Oregon daily emerald. (Eugene, Or.) 1920-2012, March 01, 1934, Image 1

Below is the OCR text representation for this newspapers page. It is also available as plain text as well as XML.

    150 Jobs to Be
Here by CWA
Positions Dependent on
Application Grants
Total of 717 University, College
Members Throughout State
To Get Relief Work
Approximately 150 University
students will be given positions as
part of the CWA relief projects,
which are scheduled to begin to
day in higher educational institu
tions throughout the state if all
applications of the University are
A total of 717 university and col
lege students throughout the state
will be enabled to earn from $10
to $20 a month while going to
i school, according to an announce
’ ment made yesterday in Portland
by Elmer Goudy, Oregon CWA ad
The number of positions will be
allocated to the universities and
colleges of the state on the basis
of enrollment of full-time resident
students on the respective cam
puses as of October 15, 1933. Jobs
will be given to 10 per cent of the
students at each institution.
• Applications Sent
Officials of the University sent
in 196 applications for jobs to the
Portland office, headquarters of
CWA work in the state, which in
turn has forwarded these applica
tions and those of the other higher
schools in the state to Washing
ton, D. C., reports Dr. W. J. Kerr,
chancellor of the state system of
higher education.
Should all of the University’s re
lief quota of 196 be granted, ap
proximately 45 per cent of these
positions would be saved for stu
dents entering at that time, leav
ing 150 open at the present time.
This stipulation is in accordance
k. with the demand of Harry L. Hop
kins, federal relief administrator
that 25 per cent of the money must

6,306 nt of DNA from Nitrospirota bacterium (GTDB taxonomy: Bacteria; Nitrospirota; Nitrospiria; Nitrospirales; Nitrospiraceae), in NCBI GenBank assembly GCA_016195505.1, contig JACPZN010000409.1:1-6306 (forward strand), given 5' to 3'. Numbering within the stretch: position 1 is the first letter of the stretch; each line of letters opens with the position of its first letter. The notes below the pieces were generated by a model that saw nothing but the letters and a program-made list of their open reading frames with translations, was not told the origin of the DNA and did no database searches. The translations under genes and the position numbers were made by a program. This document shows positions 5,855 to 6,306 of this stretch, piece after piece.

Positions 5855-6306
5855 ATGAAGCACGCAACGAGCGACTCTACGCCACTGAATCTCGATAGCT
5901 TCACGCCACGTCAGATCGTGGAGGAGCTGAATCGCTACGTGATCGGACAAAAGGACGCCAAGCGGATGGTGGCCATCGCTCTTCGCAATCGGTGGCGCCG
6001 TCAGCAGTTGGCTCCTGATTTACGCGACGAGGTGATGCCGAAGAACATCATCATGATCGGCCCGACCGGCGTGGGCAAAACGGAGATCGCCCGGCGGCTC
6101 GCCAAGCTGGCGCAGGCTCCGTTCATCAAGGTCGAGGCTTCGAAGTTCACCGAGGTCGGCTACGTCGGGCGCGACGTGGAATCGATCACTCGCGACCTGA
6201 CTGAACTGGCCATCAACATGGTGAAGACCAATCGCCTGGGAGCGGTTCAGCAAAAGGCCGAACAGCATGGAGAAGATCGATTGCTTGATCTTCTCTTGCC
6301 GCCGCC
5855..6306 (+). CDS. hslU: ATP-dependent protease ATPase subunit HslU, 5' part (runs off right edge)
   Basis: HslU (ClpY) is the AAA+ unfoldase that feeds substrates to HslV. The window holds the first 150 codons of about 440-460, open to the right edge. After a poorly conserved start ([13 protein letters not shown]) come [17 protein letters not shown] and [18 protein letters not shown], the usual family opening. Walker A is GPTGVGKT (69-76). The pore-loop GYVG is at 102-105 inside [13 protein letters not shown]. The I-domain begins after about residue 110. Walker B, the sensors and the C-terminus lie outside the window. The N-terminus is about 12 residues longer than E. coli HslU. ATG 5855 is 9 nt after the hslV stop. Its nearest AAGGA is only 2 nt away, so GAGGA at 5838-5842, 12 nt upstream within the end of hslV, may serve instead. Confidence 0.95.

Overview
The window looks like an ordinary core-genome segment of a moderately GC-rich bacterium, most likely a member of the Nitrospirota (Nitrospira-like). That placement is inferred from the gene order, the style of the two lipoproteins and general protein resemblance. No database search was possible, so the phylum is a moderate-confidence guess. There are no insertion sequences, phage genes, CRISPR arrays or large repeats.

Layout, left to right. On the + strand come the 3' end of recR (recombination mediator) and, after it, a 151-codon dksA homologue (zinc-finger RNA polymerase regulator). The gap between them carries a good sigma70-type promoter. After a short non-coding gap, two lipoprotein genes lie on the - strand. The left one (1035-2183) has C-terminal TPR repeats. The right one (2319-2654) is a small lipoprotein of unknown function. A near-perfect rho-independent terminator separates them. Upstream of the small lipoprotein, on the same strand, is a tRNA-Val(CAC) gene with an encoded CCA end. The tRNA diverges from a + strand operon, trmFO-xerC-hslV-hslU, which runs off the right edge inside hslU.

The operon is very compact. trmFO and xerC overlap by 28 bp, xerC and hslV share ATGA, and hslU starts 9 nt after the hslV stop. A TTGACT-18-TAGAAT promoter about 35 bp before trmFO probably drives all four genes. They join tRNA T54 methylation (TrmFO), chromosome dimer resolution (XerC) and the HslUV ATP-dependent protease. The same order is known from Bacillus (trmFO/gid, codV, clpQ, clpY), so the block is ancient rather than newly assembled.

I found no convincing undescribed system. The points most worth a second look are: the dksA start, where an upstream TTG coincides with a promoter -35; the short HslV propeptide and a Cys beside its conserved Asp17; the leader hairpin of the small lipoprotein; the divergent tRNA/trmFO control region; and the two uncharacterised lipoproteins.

be held until the beginning of
spring term.
Plans in Abeyance
At a late hour last night, Earl
M. Pallett, registrar of the Univer
sity notified the Emerald that ad
ministrative officers here had not
been officially notified of the grant
of CWA jobs and were withholding
(Continued on Page Four)
Villard Dinner Tickets
Selling Rapidly; Event
Set for Monday Night
Tickets for the Oswald Gar
rison Villard dinner to take
place Monday evening in the
John Straub Memorial building
^ are selling rapidly, according to
Tom Clapp, who is in charge of
the ticket sale.
At the present time, 20 tick
ets more than expected have
been sold. Those who have a
serious interest in current
events are urged to get their
tickets immediately.
Community Harvest Gathered
It’s harvest time at Bellflower, California, where large crops of
vegetables, grown on land set aside in a community garden program
designed to make 10,000 families self-supporting, are providing food
for families on relief rolls. Harold Kahl and Joyce Wolfe are the
Species of White
Deer Mice Rare
Find of Zoologist
Dr. Huestis Traps Rodent While
Aiding Bacteriologist
With Experiment
A white deer mouse, “Albino
Peromyscus,” a rare species in
the United States, was trapped by
Dr. R. R. Huestis, of the zoology
department, in the brush back of
Mammy’s Cabin last week. Only
two other mice of this ' species
have been reported in genetic lit
erature in the United States.
Dr. Huestis was trapping deer
mice for Dr. A. Packehanian, a
bacterialogist at Washington Uni
versity medical school, who is ex
perimenting with “Peromyscus”
for different kinds of parasites,
when he captured the “albino.”
It was the first he had ever heard
of caught in this part of the coun
W. E. Castle, professor of genet
ics at Harvard, owned an albino
deer mouse, an eastern species,
“leucopus,” which was sterile, and
he lost the strain.
The other albino deer mouse
that was recorded belonged to F
B. Sumner, professor of zoology
at the University of California. It
was of cage-bred stock, the muta
tion occurring recessively in the
grandparents, and showing domi
nantly in the third generation.
“Albino Peromyscus” is com
parable to white mice and rats.
However, it has the beady eyes